Female Hurricanes: Why it’s OK when Research Messes Up.

 

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I like the social side of Emergency Management-ology. We already know a lot about the mechanics of Earthquakes and Tornadoes and building failures from Earth Sciences and Engineering. But we know a lot less about the interface between society and disasters. So I got all curious about a recent news story this last week.

I heard on NPR–which was confirmed by USA Today, National Geographic, and the Washington Post that this study out of Illinois University claims that female-named hurricanes kill more people than male-named ones. Ostensibly because Americans subconsciously believe that “female” hurricanes will be less forceful than “male” hurricanes. The 6 part study found (among other things) that students asked to imagine Hurricane Alexandra was bearing down on them were less likely to say they would evacuate voluntarily than those who were asked to imagine a Hurricane Alexander. That sounds like important news for an Emergency Manager who spends a large chunk of her time thinking about how to get people to listen to warnings.

So… I looked further into it (Oh, how I love National Geographic). Unfortunately, there are several things wrong with the study.

1. The study focused on Hurricanes which hit the US between 1950 and 2012 (excluding Hurricane Katrina in 2005 because it is widely considered to be such an outlier) but before 1979, ALL hurricanes had female names which skews the statistics.

2. Additionally, hurricanes have been doing LESS damage over the years as society has developed better building materials and warning systems. (Again… Hurricane Katrina is an outlier here…) So all the heavy-hitters in the past were more likely to have female names.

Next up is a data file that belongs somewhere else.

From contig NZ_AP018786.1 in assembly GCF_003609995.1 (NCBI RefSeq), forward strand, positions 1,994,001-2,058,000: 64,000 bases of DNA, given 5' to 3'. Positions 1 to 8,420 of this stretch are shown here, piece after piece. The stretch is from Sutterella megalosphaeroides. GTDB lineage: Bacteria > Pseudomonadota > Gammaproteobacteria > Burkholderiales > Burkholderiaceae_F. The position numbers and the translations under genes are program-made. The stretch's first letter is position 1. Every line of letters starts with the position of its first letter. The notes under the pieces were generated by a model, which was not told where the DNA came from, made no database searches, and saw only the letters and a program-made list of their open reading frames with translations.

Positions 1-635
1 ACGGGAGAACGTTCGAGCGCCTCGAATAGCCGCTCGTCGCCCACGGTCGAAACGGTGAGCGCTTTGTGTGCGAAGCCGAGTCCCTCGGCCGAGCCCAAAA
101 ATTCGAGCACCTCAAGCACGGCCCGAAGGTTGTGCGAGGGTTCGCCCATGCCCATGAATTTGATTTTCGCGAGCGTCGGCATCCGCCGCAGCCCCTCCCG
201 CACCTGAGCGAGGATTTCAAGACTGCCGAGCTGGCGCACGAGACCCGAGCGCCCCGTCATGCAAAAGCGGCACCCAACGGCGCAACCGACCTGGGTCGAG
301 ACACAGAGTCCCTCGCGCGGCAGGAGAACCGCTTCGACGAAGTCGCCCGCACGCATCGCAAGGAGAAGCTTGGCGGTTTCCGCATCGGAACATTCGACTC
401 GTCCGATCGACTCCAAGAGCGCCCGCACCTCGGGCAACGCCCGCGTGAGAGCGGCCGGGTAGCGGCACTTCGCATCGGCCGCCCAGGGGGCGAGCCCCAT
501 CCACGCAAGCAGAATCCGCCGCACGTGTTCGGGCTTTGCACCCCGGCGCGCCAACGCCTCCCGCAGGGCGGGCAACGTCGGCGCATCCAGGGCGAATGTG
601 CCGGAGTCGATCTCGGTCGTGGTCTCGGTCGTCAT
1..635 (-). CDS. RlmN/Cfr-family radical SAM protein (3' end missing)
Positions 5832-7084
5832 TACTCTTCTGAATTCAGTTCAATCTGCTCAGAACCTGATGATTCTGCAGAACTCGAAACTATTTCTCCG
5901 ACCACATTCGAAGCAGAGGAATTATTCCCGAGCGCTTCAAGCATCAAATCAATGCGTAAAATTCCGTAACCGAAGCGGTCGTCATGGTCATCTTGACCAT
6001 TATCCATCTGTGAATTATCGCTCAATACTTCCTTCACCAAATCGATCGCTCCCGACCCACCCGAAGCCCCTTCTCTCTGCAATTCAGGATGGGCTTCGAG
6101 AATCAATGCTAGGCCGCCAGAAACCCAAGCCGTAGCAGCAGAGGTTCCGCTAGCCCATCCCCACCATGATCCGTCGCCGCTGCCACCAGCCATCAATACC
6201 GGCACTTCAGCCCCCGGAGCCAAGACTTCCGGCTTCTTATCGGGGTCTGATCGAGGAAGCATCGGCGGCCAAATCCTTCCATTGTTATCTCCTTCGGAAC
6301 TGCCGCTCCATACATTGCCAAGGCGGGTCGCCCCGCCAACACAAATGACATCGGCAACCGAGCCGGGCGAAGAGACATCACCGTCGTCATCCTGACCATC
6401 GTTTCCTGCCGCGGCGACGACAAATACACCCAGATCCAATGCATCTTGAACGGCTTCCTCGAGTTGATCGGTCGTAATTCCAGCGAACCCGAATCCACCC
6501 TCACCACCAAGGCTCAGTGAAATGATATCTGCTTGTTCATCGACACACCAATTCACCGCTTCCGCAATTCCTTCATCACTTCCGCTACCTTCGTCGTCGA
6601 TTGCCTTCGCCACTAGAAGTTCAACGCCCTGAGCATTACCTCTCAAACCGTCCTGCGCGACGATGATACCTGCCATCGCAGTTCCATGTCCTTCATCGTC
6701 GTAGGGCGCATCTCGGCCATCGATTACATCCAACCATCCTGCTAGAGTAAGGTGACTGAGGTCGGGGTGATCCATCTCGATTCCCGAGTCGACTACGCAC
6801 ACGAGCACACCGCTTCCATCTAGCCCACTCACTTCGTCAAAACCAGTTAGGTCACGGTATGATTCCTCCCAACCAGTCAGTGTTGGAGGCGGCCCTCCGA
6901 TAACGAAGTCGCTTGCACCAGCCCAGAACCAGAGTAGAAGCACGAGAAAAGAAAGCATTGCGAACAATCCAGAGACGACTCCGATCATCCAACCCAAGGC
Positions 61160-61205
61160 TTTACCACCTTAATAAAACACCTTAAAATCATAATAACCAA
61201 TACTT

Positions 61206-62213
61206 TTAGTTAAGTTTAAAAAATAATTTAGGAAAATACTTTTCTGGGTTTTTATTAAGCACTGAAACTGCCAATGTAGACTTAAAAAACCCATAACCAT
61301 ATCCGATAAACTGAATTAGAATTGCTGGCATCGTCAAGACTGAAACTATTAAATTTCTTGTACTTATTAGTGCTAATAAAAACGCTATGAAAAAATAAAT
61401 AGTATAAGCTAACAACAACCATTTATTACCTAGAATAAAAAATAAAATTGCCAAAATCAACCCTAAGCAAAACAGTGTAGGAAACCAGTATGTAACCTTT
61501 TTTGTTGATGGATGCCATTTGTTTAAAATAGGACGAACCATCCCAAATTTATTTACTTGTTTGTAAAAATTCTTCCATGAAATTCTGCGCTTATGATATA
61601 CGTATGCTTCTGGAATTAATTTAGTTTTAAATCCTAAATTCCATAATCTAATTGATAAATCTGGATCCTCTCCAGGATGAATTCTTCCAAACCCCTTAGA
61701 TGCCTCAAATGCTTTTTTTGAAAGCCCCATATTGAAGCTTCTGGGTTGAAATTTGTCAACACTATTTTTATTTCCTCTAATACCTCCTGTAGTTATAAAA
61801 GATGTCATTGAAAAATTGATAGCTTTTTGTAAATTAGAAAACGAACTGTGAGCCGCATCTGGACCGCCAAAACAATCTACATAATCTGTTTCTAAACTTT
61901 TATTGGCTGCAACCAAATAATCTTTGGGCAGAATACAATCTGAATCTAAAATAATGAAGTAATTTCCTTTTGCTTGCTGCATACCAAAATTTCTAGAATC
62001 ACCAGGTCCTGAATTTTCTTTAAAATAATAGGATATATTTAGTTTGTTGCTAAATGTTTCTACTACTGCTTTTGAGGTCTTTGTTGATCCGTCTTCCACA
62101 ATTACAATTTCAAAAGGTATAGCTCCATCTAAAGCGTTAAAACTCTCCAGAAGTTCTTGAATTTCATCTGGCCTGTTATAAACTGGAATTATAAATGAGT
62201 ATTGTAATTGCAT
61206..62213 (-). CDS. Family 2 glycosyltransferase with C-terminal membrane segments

3. The people studied were landlocked Illinois students who are probably not representative of people accustomed to making decisions about Hurricanes.

4. The factors that influence whether or not you will decide to evacuate are incredibly complex including such considerations as culture, vulnerability, information source, previous experience, etc.

So, according to one critic “what the team has basically done is to show ‘that individuals respond to gender’…” which isn’t really news at all.

But that’s ok; it’s not a waste. For one simple reason: Critics. This study has attracted a lot of media attention. In it’s own small way, it has caused a conversation. (Probably short lived, but it’s something, no?) It has sparked a chorus from the peanut gallery–the nit-picking, nay-saying, obnoxious arm-chair critics who have torn apart a lot of hard work to say: you did it wrong, but hey… next time we’ll know how to ask the question better.

You see, most of science isn’t about finding answers, it’s about finding the right question. And finding the right question is harder than you might think because sometimes you think you’re asking a particular question until you hear the answer. (That makes no sense, of course, because you are a very practical person who only has to think about words but science has to translate words into numbers and then back again which is tricky.) The trouble with the Illinois study was that it asked “Do people respond to gender in this particular scenario?” (receiving a resounding yes) when what it meant to ask was: “Does how you name a hurricane affect the decision making process enough to matter?”  That’s a question that 1. we didn’t know about until Illinois tried for it and 2. will take a dozen or more different studies to parse (because translating a concept into words, then into action, then into numbers, then back to words again is really hard).

That’s why science never goes to waste. Because even when you fail, you raise better questions.

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